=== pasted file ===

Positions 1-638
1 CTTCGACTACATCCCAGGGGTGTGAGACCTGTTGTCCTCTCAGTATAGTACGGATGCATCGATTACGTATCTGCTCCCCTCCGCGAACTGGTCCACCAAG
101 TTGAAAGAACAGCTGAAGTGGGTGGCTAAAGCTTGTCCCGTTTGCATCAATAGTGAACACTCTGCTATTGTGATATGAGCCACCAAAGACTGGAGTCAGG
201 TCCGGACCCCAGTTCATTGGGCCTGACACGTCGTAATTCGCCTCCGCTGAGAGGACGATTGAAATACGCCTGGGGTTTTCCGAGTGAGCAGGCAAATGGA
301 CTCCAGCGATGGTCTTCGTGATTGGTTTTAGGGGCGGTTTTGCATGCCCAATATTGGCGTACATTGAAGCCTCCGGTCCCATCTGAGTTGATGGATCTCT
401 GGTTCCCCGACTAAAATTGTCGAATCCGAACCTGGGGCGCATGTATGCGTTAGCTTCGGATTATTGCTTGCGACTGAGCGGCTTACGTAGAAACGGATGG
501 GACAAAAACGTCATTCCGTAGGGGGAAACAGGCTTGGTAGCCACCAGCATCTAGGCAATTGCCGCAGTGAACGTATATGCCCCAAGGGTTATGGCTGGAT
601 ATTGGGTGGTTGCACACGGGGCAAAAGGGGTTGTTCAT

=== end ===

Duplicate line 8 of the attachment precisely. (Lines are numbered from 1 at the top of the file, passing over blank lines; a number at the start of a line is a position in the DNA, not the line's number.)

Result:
601 ATTGGGTGGTTGCACACGGGGCAAAAGGGGTTGTTCAT